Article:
The Closed World – Julian Oliver

23 – 25 May and 30 May – 1 June
17:30 – 21:30 

**Locations to be announced**

In 2023 Astronomers warned that the light pollution created by the soaring number of satellites orbiting Earth poses an “unprecedented global threat to nature” and to their entire profession. As of January 2024 there are 8,377 active satellites orbiting earth, 84% of them in low Earth orbit. Launched by companies like SpaceX and RocketLab to create satellite based communications networks, the number is only growing. As the number of satellites grows over the next decade it is predicted that the darkest part of the night sky will become 7.5 percent brighter. This means a reduction in celestial events that humanity will get to observe, both by the naked eye and by telescopes.  

In a Nature comment piece, astronomer Aparna Venkatesan warned that “space is our shared heritage and ancestor—connecting us through science, storytelling, art, origin stories and cultural traditions—and it is now at risk.”

Using technology embedded in a modified telescope, The Closed World, presents a convincing yet entirely fabricated cosmos, created using machine learning techniques. Pivoting on a tripod, the telescope can be moved so as to scan the machine-generated cosmos as though it were the real cosmos above. Developed by artist Julian Oliver, the interactive artwork asks whether we could even tell a fabricated starscape from that of the real, while also addressing the deepening reach ‘AI’ and technologies of simulation have in the interpretation and production of truth.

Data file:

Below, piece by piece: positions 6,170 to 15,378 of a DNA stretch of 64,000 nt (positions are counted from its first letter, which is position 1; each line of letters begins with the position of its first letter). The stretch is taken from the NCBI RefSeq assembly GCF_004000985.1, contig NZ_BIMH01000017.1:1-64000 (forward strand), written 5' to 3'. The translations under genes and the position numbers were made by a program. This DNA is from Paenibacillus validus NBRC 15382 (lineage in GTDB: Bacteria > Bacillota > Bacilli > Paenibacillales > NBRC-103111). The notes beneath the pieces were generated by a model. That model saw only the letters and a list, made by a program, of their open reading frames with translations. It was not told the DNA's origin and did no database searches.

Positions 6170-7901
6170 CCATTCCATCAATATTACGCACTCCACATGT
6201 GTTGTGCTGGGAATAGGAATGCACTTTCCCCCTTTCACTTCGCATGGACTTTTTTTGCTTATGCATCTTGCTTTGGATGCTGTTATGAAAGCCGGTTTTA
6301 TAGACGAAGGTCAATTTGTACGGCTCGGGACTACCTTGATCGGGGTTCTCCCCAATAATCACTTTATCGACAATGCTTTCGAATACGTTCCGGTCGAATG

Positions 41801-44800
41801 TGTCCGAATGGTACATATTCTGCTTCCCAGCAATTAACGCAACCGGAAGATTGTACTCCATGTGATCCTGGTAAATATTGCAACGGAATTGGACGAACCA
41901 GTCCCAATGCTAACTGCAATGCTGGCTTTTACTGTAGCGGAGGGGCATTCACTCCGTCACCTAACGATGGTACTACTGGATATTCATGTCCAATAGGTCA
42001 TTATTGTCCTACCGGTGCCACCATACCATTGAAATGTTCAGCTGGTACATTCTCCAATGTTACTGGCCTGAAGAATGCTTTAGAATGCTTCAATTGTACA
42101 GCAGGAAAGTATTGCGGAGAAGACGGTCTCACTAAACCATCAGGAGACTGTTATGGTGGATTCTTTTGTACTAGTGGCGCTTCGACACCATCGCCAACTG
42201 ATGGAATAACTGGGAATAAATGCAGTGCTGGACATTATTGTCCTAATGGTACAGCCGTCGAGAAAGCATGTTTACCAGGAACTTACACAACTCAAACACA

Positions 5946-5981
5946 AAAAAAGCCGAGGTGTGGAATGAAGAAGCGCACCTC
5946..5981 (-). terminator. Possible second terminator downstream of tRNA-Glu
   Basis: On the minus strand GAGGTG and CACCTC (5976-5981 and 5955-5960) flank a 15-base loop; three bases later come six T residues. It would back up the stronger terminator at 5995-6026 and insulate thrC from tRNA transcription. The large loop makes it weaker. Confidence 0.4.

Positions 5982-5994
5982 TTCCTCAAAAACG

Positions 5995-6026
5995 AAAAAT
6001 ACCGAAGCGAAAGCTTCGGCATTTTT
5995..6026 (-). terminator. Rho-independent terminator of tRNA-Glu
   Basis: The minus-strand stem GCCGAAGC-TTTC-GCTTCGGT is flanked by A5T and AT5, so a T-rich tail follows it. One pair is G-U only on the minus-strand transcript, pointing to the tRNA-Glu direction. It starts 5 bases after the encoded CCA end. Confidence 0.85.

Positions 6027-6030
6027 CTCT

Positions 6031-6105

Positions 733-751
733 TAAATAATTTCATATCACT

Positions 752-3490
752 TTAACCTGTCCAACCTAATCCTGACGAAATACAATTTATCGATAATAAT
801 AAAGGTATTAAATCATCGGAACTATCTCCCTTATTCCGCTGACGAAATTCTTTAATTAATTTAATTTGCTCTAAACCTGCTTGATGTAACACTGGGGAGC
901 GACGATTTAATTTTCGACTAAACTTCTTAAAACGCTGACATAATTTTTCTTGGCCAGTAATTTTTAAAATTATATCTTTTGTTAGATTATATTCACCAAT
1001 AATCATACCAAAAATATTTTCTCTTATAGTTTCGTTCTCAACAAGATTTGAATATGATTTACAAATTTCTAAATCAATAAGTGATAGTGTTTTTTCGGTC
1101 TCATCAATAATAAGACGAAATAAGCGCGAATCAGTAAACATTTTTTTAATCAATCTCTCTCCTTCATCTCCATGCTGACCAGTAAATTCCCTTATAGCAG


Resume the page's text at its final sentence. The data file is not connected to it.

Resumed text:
The Closed World is presented across six nights and three different locations. Look through the telescope and experience the alternate night sky between 5:30 and 9:30pm Thursday – Saturday from the 23rd of May to the 1st of June. 

The Closed World was commissioned by Aotearoa Digital Arts Network for the 2024 Symposium, ‘Rising Algorithms: Navigate, Automate, Dream.’ supported by Creative New Zealand and Wellington City Council.